A new study published in the American Medical Association’s JAMA Network Open tells us what many of us already know about violence and young folks.
Basically, the researchers found that things like poverty, unemployment, or living in crowded houses mattered more in creating gun violence than how strict or lenient gun laws were.
In other words, more laws won’t fix gun violence. If we want to have an impact, we need to improve living conditions in areas that have been neglected for a long time.
So, the researchers had a good look at how these community issues and the different gun laws in each state affect gun violence. They used data on firearm-related deaths of young people between 10 and 19 years old, from the start of 2020 to mid-2022.
They then cross-referenced where these incidents happened with the local living conditions and how the Giffords Law Center rated each state’s gun laws.
Using this data, they came up with a “social vulnerability index” (SVI) which looks at things like income levels, the type of housing, and the racial and ethnic makeup of the area.
The results were pretty clear: the tougher the living conditions, the higher the gun violence death rates. However, whether a state had stricter or more lenient gun laws didn’t make much of a difference.
The lead researcher, Dr. Deepika Nehra, pointed out that, regardless of how tough the gun laws were, areas with high social vulnerability had a gun-related death rate 10-12 times higher than less vulnerable areas.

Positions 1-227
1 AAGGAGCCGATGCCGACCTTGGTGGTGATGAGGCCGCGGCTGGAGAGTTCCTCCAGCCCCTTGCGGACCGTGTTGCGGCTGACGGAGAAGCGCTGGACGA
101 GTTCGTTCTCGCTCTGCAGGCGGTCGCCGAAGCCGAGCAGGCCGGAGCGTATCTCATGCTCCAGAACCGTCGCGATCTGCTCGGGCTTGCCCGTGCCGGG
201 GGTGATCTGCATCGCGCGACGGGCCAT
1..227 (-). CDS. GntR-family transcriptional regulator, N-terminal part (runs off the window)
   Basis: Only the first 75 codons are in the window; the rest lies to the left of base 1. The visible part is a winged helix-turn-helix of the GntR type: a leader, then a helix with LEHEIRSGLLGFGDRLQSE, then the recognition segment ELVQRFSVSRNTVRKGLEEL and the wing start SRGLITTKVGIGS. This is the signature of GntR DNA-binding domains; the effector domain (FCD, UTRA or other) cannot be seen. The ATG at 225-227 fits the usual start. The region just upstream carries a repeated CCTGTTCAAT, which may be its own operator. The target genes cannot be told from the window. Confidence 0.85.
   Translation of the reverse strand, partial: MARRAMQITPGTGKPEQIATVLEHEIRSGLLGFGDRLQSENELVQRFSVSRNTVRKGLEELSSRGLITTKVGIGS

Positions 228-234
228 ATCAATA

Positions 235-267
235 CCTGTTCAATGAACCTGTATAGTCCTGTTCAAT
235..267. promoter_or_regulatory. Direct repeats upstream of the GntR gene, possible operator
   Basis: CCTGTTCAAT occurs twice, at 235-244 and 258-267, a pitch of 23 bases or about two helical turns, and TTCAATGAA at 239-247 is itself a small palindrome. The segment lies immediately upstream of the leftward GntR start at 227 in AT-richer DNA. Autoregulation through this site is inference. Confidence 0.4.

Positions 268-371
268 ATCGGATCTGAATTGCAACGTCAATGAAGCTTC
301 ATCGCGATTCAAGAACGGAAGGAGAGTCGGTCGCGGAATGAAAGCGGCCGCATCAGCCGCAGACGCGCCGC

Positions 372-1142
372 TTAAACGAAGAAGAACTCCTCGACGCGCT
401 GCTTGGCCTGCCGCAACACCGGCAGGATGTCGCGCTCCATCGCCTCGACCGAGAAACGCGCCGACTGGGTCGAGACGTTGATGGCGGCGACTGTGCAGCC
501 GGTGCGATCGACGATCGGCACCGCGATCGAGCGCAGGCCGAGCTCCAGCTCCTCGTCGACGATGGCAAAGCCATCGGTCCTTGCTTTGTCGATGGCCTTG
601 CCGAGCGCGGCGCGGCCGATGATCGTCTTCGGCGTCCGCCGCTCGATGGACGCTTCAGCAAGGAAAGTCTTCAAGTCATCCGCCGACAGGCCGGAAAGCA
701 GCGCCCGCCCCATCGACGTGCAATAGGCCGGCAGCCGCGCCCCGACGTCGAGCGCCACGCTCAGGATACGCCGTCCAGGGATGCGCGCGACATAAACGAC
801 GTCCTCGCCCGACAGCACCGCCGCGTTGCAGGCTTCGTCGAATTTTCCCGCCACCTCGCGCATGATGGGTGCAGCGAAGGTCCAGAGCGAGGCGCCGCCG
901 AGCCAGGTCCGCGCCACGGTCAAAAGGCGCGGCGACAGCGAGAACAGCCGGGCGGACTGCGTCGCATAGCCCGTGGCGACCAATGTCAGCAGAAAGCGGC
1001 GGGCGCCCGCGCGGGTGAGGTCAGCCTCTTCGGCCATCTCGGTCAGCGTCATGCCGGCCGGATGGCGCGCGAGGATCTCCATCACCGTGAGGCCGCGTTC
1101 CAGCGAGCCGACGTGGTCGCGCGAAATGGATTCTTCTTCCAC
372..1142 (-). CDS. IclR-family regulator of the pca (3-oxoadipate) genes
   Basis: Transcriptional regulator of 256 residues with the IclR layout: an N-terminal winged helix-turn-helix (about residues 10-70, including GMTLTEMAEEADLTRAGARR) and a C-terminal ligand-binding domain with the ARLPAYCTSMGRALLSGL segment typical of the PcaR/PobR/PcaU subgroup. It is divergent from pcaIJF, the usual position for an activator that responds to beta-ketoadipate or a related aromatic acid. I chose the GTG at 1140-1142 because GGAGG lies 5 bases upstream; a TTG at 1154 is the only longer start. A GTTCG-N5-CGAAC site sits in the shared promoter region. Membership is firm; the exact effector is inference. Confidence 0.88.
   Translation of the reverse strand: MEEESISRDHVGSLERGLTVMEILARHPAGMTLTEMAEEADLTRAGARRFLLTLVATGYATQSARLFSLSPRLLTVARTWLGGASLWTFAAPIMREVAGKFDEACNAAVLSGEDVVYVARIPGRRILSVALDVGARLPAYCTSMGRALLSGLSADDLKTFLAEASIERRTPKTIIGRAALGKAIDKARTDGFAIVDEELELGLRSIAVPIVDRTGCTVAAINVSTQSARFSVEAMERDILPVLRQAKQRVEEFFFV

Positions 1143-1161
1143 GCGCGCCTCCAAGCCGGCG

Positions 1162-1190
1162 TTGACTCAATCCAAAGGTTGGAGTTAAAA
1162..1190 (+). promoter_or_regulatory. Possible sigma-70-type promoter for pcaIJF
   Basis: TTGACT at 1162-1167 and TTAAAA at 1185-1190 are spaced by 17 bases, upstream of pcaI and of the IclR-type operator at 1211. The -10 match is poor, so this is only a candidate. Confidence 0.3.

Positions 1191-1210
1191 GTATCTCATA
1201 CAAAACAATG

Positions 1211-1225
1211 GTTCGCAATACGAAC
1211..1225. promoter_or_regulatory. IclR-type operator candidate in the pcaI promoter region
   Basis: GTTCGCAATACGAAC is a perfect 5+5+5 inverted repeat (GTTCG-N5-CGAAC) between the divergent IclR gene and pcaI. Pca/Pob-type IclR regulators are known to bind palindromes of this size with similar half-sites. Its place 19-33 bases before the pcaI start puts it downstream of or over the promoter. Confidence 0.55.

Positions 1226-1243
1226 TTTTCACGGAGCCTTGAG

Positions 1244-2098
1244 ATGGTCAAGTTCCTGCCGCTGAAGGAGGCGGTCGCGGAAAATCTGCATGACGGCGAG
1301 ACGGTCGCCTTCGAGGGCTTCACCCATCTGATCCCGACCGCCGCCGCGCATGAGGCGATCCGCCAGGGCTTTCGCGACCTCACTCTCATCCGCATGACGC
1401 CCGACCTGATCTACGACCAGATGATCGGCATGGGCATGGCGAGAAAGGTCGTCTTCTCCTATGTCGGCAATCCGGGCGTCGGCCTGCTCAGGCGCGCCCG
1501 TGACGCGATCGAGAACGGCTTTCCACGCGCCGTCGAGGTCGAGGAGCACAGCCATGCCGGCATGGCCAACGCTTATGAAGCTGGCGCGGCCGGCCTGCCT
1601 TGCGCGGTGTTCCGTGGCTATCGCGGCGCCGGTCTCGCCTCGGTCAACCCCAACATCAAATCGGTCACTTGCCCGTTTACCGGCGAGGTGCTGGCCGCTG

So, what’s the takeaway?
To really tackle gun violence, we need to deal with social issues. Efforts to restrict guns or disarm responsible people aren’t a magic bullet to solving the problem of violence and crime.
Key Points (From the Study)
- Question: Are community-level factors and state-level gun laws associated with rates of firearm-related deaths in children and adolescents?
- Findings: In this cross-sectional study including 5813 youths aged 10 to 19 years who died of an assault-related firearm injury, death rates increased in a stepwise fashion with increasing community-level social vulnerability; this trend persisted among all types of state gun laws. States with restrictive gun laws had lower rates of assault-related firearm deaths among youths; however, youths from socially vulnerable communities were disproportionately impacted across the spectrum of state gun laws.
- Meaning: These findings suggest that legislation may not be sufficient to solve the problem of assault-related firearm deaths among children and adolescents.
H/T to NRA-ILA for bringing this study to our attention.